This article will:
- Illustrate how product recalls impact the brand reputation of FMCG companies.
- Highlight the crucial Role of Media Intelligence in crafting an effective FMCG recall response.
- Offer 6 ways in which Media Intelligence can help FMCG companies avoid or navigate a recall crisis.
Fast moving consumer goods (FMCG) are products that sell quickly. Also known as consumer packaged goods, the FMCG sector spans popular products such as confectionery and soft drinks. It is an industry that pays close attention to trends, ensuring stock levels can meet rising demands without supply greatly exceeding demand. However, there are times when things do not go as planned, which is why FMCG companies must be prepared for extreme situations.
Companies in the FMCG sector can face various crises, including:
- quality issues affecting product safety and reputation,
- supply chain disruptions hindering production and distribution,
- social responsibility controversies related to ethical and labour practices,
- environmental concerns such as sustainability and waste management, and
- health and nutrition-related issues that impact product compliance and consumer health.
These crises can significantly impact a company’s brand image, financial stability, and consumer trust. Luckily, media intelligence can help FMCG companies detect and survive these types of crises.
In this article, we will focus on product recalls, and explore how media intelligence can guide FMCG companies during a recall crisis. But first, let us look at how recalls can affect brand reputation.
How Do Recalls Impact FMCG Companies’ Reputation?
In 2009, the Peanut Butter Corporation of America was embroiled in a scandal when they were found to have sold tainted peanut products, resulting in 9 deaths and 714 incidents of sickness. Over 3,900 products were recalled at a suspected cost of around $1 billion, but the incident ultimately led to the collapse of the company and the imprisonment of its former owner.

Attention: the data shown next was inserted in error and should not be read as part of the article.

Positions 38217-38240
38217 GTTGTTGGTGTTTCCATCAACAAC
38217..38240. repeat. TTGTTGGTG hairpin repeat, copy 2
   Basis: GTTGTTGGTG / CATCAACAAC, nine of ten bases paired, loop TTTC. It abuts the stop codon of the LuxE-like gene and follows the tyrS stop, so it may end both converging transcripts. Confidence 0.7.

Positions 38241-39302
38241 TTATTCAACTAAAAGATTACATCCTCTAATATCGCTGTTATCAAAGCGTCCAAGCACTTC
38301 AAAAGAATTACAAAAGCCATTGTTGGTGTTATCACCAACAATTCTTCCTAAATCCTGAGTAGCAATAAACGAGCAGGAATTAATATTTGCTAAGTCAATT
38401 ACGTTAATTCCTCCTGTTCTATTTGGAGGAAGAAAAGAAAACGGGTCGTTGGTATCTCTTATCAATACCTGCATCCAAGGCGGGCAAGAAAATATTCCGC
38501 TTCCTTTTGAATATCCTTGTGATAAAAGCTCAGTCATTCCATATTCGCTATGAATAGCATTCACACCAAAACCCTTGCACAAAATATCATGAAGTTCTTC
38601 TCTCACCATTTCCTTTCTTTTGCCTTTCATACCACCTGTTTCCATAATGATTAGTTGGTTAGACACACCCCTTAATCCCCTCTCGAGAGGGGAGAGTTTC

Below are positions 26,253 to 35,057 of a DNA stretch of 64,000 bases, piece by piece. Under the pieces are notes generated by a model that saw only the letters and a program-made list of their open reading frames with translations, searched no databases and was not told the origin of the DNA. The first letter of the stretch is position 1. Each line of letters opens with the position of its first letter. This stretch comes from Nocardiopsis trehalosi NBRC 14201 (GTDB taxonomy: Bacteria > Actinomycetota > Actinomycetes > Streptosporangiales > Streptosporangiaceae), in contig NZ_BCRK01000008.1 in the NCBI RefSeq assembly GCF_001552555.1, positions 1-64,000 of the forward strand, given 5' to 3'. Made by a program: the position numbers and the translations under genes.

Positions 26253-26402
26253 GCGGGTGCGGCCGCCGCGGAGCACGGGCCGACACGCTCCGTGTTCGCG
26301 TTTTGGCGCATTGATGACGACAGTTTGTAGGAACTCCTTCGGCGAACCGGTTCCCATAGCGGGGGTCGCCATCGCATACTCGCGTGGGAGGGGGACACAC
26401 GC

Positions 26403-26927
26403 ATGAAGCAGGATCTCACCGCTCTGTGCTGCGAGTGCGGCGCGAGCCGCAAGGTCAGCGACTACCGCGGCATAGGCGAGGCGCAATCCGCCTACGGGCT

It also soured consumer tastes for peanut butter, resulting in an industry wide drop in sales.
A decade earlier, Sara Lee, a food manufacturer, was forced to recall over 15 million pounds of meat due to a potential listeria contamination. What initially seemed like a cautionary move by the company, later resulted in a massive class action lawsuit when it was discovered that the brand knew the meat was tainted.
Product recalls can be very expensive for FMCG brands. In Sara Lee’s case, they actually employed an effective and rapid recall response (including taking out full-page ads in dozens of newspapers) and are often commended for their crisis control, but consumer confidence was still knocked.
Product recall response needs to be fast and efficient. Speed suggests that the company is acting as quickly as it can and not hiding anything from the consumer. Efficiency shows that they are leaving no stone unturned and are prioritising consumer safety.
The Crucial Role of Media Intelligence in FMCG Recall Response
A study published by Vivek Astvansh, Yen-Yao Wang, and Wei Shi in 2022 found that media reports relating to product safety had a direct impact on the likelihood of a voluntary product recall. It means companies are increasingly listening to news channels, using them to determine if there is a potential issue with their products and then reacting accordingly.
Media intelligence can highlight such issues and ensure that a proper response is organised. Media intelligence employs a series of tools and strategies to “listen” to the media (news sites, blogs) and the general public (comments, social networks), thus gleaning specific information about a company or a product.
Using consumer sentiment analysis, for instance, FMCG companies can tune in to the public consciousness and look out for potential issues.
6 Ways Media Intelligence Can Help FMCG Companies
1. Detect Recall Signals
Imagine a scenario where a soft drink contains too much pressure and the liquid bubbles or even explodes out of the can upon opening. Given the proportion of time we spend online, consumers are very likely to share this information on social media. They might take pictures or videos of the cans and publicly complain about their lack of luck, or worse, blame the company for having poor packaging. People who have experienced something similar will chime in and share their stories, multiplying the number of negative posts.
These posts could then get picked up by the news media, and the company will learn about the incident only after multiple news reports surface online. By that point, the situation would have snowballed, which means that it is too late for any proactive action to be taken. Consumers already know about it and news sites already wrote about it. So by now, the brand’s reputation has been chipped and if the right reactive measures are not taken soon, it could suffer bigger reputational damages.
By using media intelligence as part of a product recall management strategy, FMCG companies can learn about the issue before it spreads to the media. By the time the first news site publishes the story, they will have arranged a recall and prepared a response.